A store showing the Victoria's Secret trademark. The Supreme Court held that a claim of trademark dilution requires evidence of actual dilution.

The opinion by Justice Stevens noted that under the FTDA the owner of a trademark may obtain an injunction if another person's commercial use of a mark or trade name "causes dilution of the distinctive quality" of the famous mark. As the definition of dilution in the FTDA is described as the "lessening of the capacity of the famous mark" and "likelihood of confusion, mistake, or deception," the Court held that the FTDA requires proof of actual dilution. However, this proof did not necessarily include actual loss of sales or profit, as the Fourth Circuit had held. Instead, the owner of the trademark could use surveys or other circumstantial evidence of dilution. As Victoria's Secret did not provide evidence of actual dilution, the judgment of the circuit court was reversed.

Justice Scalia joined the majority opinion with the exception of one section which discussed the interpretation of the FTDA.

Justice Kennedy filed a concurring opinion which noted that Victoria's Secret was not foreclosed from obtaining injunctive relief on remand of the case.

Subsequent events[edit]

Following the remand of the case to district court, Congress in 2006 passed the Trademark Dilution Revision Act, which essentially overturned the Supreme Court's Moseley decision. The district court applied the new law and granted summary judgment in favor of Victoria's Secret and issued an injunction against the use of the name Victor's Little Secret.[8] This decision was appealed up to the Supreme Court again, but was not granted certiorari. After an injunction in 2000, the name of the store was changed to Cathy's Little Secret and maintained that name.[9]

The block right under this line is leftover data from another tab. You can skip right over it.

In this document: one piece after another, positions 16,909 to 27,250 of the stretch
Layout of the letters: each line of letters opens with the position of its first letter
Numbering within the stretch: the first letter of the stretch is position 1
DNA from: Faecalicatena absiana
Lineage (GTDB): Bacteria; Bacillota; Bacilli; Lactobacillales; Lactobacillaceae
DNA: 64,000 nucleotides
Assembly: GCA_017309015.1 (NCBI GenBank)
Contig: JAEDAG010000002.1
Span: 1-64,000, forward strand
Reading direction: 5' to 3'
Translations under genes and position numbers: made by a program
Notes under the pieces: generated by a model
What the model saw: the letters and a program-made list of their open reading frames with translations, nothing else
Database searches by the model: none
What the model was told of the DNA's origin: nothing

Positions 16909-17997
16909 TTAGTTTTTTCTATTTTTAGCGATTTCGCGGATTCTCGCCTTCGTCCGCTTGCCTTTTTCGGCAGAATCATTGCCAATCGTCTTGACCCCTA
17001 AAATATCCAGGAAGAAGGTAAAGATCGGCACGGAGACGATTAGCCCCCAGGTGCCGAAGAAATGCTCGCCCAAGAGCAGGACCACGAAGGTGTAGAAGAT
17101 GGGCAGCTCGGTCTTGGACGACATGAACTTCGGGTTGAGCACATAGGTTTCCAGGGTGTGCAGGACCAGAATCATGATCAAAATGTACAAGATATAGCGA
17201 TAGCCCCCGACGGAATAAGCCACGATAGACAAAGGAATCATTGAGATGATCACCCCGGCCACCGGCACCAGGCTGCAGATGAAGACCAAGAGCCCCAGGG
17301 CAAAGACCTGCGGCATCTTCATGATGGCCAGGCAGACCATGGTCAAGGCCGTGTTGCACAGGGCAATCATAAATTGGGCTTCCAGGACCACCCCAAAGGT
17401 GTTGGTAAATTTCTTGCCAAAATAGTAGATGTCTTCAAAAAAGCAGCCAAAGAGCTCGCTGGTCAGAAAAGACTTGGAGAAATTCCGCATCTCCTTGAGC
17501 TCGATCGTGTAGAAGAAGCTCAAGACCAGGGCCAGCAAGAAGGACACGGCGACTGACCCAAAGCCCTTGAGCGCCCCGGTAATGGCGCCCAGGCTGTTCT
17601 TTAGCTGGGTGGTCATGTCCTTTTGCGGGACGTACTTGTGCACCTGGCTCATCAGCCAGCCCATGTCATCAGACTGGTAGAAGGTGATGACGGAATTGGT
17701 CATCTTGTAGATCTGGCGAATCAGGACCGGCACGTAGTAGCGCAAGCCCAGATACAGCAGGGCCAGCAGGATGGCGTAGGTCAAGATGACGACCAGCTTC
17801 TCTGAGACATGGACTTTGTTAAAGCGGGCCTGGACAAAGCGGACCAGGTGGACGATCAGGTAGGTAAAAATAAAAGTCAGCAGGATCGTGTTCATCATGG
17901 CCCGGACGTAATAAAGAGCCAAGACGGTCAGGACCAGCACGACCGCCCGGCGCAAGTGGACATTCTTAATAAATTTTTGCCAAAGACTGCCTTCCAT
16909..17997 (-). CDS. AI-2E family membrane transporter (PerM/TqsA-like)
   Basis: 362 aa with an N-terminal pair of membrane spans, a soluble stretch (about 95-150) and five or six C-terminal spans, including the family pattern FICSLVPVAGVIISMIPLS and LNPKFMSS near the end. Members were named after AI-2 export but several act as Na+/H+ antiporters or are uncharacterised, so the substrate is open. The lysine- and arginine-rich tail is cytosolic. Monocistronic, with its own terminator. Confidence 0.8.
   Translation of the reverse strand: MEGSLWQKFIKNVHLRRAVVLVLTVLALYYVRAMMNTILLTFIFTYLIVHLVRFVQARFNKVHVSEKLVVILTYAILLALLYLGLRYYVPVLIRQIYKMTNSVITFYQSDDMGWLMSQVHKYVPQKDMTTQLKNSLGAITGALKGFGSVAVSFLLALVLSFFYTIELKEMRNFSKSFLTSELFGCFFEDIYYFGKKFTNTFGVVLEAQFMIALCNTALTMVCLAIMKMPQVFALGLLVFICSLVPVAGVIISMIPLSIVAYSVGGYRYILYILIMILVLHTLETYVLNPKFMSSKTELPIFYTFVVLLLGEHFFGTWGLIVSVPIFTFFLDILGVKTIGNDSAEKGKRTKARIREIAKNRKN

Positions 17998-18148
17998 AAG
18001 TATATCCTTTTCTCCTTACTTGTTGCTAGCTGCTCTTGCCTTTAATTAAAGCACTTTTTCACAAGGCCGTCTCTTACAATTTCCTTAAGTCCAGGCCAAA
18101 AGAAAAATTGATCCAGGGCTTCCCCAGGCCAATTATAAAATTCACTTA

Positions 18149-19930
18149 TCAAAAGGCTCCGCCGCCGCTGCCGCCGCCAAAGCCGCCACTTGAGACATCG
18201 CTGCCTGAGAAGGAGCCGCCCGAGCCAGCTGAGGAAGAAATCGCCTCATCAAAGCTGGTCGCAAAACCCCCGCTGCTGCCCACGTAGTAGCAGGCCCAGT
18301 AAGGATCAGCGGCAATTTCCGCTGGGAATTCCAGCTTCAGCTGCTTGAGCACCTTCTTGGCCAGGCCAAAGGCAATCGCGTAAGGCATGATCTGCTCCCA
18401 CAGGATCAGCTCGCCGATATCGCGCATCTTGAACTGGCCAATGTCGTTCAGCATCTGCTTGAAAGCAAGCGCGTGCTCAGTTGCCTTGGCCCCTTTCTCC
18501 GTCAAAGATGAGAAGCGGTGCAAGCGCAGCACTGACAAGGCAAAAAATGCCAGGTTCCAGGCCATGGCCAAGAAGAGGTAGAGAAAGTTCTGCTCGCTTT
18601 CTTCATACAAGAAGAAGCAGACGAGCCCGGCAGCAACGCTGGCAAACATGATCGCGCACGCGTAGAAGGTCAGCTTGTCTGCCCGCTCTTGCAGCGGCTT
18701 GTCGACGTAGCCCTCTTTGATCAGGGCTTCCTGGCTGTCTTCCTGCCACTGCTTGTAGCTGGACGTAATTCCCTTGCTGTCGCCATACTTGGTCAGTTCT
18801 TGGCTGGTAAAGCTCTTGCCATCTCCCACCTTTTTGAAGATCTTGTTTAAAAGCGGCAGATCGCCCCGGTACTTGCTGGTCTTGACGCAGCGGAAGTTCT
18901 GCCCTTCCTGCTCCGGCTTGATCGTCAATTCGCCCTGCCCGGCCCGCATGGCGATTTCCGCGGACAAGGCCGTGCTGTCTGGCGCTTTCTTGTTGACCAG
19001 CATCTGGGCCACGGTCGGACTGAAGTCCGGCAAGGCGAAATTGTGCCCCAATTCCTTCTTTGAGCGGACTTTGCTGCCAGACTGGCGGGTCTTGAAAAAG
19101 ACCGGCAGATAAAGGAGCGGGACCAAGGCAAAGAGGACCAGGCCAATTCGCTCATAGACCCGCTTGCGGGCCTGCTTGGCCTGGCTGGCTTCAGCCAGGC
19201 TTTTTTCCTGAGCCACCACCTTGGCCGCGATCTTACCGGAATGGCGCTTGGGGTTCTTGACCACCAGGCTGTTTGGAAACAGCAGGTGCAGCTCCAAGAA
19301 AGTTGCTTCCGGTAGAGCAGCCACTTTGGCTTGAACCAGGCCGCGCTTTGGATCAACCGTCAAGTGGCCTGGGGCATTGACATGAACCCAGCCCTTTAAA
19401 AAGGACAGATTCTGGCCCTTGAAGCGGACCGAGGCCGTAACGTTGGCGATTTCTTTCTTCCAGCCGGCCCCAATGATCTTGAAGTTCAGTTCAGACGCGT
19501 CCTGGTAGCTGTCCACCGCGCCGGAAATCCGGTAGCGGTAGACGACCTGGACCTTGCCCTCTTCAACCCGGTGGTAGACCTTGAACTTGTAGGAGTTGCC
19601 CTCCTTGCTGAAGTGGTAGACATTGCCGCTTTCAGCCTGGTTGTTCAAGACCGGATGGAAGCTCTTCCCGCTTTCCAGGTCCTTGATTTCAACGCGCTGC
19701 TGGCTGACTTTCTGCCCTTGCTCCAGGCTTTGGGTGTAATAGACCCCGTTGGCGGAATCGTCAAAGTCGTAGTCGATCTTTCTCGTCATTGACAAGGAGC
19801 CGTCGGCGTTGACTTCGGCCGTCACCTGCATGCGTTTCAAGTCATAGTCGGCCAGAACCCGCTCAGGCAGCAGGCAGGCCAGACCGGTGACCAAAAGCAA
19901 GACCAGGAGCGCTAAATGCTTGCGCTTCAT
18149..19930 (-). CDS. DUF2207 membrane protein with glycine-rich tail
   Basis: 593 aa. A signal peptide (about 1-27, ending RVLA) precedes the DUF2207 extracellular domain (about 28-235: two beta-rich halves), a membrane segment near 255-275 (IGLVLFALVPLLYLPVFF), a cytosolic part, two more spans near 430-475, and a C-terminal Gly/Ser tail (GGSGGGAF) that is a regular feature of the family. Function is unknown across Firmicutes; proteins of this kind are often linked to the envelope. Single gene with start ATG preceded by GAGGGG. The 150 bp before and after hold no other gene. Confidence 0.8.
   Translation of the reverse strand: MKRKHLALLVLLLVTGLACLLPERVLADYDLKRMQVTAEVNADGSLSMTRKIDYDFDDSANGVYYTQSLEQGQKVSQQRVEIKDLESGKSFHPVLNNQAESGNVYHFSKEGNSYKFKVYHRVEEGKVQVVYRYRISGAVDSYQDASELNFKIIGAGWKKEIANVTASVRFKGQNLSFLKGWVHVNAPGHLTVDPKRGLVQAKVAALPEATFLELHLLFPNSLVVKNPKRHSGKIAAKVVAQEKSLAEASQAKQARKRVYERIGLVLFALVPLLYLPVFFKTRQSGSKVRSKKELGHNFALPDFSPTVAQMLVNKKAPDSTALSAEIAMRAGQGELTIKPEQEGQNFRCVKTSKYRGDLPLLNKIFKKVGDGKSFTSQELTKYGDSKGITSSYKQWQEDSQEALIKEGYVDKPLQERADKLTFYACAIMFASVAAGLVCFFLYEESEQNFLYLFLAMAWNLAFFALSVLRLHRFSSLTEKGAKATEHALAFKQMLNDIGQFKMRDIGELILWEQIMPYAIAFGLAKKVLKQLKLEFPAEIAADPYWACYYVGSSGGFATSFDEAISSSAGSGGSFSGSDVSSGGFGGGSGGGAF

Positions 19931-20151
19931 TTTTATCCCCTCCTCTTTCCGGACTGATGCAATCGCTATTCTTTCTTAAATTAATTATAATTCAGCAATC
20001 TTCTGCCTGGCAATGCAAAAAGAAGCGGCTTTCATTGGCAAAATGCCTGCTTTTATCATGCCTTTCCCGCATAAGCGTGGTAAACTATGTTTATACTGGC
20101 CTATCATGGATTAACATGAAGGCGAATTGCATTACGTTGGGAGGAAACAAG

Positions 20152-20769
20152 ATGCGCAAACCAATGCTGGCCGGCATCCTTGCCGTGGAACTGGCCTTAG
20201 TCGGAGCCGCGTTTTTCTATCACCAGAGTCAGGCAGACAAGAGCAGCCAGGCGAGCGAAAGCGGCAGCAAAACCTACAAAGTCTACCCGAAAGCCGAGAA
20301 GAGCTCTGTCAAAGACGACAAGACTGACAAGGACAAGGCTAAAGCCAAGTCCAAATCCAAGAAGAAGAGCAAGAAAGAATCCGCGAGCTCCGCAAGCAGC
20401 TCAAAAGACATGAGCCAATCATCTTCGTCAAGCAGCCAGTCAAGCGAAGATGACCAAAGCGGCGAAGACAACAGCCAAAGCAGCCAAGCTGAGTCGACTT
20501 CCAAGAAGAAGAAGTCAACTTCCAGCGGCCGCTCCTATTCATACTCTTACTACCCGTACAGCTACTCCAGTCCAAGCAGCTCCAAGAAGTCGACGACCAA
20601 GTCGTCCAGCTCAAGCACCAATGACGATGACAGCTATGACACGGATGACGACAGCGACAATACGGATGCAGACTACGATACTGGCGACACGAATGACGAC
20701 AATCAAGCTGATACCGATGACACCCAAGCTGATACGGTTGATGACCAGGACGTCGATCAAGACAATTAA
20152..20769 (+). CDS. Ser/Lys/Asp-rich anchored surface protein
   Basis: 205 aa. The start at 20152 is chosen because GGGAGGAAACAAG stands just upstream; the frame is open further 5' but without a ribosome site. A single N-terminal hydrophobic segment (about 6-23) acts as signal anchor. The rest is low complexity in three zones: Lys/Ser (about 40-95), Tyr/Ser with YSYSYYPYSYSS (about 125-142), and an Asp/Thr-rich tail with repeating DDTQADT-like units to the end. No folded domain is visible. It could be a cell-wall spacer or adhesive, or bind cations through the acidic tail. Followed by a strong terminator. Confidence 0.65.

See also[edit]


  1. ^ Moseley v. V Secret Catalogue, Inc., 537 U.S. 418 (2003).
  2. ^ Frank I. Schechter, The Rational Basis of Trademark Protection, 40 Harv. L. Rev. 813 (1927).
  3. ^ a b c Brian P. Gearing, Note: Moseley v. V Secret Catalogue, Inc., 19 Berkeley Tech. L.J. 221, 223–29 (2004).
  4. ^ V Secret Catalogue v. Moseley, 259 F.3d 464 (6th Cir. 2001).
  5. ^ Kellog Co. v. Exxon Corp., 209 F.3d 562 (6th Cir. 2000).
  6. ^ Nabisco, Inc. v. PF Brands, Inc., 191 F.3d 208 (2d Cir. 1999).
  7. ^ Ringling Bros.-Barnum & Bailey Combined Shows, Inc. v. Utah Div. of Travel Dev., 170 F.3d 449 (4th Cir. 1999).
  8. ^ V Secret Catalogue, Inc. v. Moseley, 558 F. Supp. 2d 734 (W.D. Ky. 2008).
  9. ^ "Judge rules in 10 year-old Victoria's secret case". NBC News. 21 May 2008. Retrieved 25 October 2018.

External links[edit]